McReynolds authored the decision in United States v. Miller 307 U.S. 174 (1939), which was the only Supreme Court case that directly involved the Second Amendment until District of Columbia v. Heller in 2008.[19] Text of United States v. Miller, 307 U.S. 174 (1939) is available from:  Findlaw  Justia  In the field of tax law, McReynolds wrote for the Court in Burnet v. Logan, 283 U.S. 404 (1931), a significant decision setting out the Court's doctrine regarding "open transactions".

McReynolds also wrote the dissent in the Gold Clause Cases, which required the surrender of all gold coins, gold bullion, and gold certificates to the government by May 1, 1933 under Executive Order 6102, issued by President Franklin Roosevelt.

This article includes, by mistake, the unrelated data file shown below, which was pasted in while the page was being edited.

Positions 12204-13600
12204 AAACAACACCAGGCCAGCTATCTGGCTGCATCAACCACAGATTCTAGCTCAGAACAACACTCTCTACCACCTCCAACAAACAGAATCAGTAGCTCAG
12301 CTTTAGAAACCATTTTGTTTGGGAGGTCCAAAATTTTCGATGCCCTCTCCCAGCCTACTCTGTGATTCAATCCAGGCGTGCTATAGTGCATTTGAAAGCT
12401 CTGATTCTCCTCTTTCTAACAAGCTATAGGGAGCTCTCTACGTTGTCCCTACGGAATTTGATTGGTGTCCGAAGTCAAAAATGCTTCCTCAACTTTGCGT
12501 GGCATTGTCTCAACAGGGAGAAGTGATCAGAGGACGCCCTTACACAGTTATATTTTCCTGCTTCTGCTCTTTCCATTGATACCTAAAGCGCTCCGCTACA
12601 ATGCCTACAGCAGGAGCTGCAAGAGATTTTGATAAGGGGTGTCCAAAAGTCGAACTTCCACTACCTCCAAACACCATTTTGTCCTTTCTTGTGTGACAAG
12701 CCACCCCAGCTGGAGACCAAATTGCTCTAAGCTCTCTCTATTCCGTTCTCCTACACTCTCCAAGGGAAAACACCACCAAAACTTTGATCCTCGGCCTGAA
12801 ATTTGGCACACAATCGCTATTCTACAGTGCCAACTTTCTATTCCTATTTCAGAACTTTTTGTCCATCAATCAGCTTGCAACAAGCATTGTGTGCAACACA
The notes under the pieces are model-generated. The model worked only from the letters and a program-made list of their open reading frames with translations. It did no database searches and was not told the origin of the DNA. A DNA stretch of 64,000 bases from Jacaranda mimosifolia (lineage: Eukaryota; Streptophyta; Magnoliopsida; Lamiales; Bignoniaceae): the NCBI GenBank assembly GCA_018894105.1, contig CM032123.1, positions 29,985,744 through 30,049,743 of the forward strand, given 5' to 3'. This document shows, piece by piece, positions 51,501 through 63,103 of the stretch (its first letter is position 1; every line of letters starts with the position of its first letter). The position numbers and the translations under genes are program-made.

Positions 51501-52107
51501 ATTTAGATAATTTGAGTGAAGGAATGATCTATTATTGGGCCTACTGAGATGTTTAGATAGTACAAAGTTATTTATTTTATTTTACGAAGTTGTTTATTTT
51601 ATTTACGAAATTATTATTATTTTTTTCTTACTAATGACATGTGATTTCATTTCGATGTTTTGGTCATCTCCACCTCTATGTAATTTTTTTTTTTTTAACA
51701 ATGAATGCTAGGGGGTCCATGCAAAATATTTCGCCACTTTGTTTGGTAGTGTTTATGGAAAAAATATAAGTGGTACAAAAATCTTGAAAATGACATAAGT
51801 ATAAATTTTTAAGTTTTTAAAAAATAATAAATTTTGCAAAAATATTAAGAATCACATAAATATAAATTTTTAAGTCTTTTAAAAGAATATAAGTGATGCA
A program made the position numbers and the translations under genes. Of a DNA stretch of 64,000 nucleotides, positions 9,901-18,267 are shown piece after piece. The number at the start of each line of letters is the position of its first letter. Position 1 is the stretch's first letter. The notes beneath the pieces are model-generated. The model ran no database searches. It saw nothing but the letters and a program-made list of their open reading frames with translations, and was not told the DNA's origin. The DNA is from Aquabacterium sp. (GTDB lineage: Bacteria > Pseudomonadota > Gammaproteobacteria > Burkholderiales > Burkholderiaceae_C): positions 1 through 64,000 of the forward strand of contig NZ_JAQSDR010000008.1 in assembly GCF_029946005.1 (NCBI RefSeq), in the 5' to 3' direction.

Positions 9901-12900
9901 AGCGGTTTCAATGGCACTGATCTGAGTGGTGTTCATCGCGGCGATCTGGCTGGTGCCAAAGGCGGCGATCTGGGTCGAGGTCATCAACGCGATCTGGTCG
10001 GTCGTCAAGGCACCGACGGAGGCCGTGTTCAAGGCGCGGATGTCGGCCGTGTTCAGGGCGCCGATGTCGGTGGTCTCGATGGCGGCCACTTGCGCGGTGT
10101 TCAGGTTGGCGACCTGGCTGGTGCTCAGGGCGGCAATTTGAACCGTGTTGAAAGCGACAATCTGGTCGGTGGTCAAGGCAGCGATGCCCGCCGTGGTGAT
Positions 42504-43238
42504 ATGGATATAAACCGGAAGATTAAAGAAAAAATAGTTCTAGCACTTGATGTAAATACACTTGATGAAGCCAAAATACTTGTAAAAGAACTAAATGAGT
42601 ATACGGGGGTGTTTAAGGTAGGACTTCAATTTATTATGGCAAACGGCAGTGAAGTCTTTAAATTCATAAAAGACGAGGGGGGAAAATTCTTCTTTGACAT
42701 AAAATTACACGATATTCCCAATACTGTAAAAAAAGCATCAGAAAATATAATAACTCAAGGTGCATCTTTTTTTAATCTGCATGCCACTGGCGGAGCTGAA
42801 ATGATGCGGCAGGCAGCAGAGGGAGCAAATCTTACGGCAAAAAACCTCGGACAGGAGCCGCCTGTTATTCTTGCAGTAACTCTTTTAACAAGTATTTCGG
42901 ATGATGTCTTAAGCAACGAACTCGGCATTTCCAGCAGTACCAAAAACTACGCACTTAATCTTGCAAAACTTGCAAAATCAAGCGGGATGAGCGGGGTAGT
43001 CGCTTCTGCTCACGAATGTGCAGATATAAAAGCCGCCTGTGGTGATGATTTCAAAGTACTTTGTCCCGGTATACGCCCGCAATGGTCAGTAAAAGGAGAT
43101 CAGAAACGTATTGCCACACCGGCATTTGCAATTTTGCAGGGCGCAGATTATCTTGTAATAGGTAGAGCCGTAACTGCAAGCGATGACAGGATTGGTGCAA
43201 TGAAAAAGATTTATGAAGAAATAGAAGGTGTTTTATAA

Personality and conflicts

McReynolds was labeled "Scrooge" by journalist Drew Pearson.[upper-alpha 3] Chief Justice William Howard Taft thought him selfish, prejudiced, "and someone who seems to delight in making others uncomfortable … [H]e has a continual grouch, and is always offended because the court is doing something that he regards as undignified".[21][22] Taft also wrote that McReynolds was the most irresponsible member of the Court, and that "[i]n the absence of McReynolds everything went smoothly."[23]